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Dec 12 2012

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Timothy Baldridge - Podcast Episode 022

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It may sound trite to say so, but Relevance is the awesome place it is because of the people that work here. So I thought it would be interesting to talk to our newest hire, Timothy Baldridge, about what it's like to get hired. He had a lot to say on the subject, and I found it pretty interesting. Just as interesting was finding out more about Clojure-Py, Timothy's implementation of Clojure on the Python runtime.

So please download the episode and enjoy!

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Dec 05 2012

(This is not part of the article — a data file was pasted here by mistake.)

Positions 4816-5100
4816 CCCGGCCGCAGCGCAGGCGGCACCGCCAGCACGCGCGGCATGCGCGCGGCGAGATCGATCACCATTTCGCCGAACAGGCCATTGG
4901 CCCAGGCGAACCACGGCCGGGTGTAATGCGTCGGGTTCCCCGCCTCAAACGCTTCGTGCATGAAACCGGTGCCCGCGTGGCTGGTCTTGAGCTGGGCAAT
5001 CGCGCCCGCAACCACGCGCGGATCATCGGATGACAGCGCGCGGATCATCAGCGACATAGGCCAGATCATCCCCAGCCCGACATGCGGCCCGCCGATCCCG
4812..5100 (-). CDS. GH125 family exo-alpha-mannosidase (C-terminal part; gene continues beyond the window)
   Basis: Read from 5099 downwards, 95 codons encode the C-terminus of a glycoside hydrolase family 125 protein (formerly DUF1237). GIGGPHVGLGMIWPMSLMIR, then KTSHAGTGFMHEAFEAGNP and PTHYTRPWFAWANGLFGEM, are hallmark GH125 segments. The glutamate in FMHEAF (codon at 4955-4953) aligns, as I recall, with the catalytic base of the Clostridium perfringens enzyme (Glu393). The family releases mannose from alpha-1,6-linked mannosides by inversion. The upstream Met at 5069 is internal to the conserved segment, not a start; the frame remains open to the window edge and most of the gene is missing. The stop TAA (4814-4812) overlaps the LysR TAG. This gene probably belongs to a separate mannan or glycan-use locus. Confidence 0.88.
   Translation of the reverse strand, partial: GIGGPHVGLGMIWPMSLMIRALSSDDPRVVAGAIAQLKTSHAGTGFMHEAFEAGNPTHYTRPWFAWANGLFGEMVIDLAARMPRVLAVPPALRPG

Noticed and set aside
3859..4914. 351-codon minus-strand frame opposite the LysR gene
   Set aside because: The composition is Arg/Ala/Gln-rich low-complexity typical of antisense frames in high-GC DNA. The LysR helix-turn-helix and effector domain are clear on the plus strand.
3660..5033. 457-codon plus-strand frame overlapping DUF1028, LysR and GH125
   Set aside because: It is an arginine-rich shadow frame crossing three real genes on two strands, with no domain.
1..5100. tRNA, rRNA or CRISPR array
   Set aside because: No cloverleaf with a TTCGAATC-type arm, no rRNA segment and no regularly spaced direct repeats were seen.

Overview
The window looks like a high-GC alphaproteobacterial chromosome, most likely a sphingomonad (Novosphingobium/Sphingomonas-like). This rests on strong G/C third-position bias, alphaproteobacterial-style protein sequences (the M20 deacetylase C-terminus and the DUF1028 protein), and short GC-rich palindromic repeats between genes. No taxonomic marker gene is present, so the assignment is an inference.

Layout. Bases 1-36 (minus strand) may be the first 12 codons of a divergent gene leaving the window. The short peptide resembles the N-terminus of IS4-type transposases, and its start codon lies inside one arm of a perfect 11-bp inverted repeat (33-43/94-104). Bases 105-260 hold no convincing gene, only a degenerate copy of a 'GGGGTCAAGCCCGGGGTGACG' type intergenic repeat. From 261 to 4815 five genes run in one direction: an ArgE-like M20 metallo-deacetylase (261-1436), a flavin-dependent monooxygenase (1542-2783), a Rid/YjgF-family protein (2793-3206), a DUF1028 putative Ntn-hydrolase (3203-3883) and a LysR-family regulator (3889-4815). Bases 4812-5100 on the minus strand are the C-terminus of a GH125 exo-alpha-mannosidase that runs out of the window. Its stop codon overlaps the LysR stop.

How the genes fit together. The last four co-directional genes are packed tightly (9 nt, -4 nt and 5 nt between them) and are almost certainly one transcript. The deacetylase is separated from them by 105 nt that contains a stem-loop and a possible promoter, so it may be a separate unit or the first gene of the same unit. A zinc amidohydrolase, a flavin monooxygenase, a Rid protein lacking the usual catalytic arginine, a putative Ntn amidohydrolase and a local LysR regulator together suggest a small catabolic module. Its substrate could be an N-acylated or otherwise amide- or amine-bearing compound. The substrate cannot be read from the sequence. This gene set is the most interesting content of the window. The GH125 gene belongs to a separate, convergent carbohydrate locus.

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Jason Rudolph - Podcast Episode 021

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After Stu and Justin founded Relevance and started to grow it into the company it is today, one of the first things that they did was to hire Jason Rudolph. For that reason alone, I have long wanted to have him on the podcast. As it turned out, he had his premiere on the show with the Rails Rumble episode a few weeks ago. But way back in August I had already finally taken the time to sit down with him and chat a bit. Things being what they are, it has taken me until now to finally edit and publish that first episode.

Anyway, we got a chance to talk about his evolving role at Relevance, his recent experiences with ClojureScript, and his life as a productivity nerd. It was fun! Download the episode here. Enjoy, and thanks for listening!

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Dec 03 2012